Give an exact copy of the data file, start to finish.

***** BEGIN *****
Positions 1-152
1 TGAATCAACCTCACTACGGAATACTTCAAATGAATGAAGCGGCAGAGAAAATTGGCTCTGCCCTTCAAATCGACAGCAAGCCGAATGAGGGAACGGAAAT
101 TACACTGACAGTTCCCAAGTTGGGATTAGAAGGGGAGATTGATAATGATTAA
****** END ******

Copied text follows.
Positions 1-152
1 TGAATCAACCTCACTACGGAATACTTCAAATGAATGAAGCGGCAGAGAAAATTGGCTCTGCCCTTCAAATCGACAGCAAGCCGAATGAGGGAACGGAAAT
101 TACACTGACAGTTCCCAAGTTGGGATTAGAAGGGGAGATTGATAATGATTAA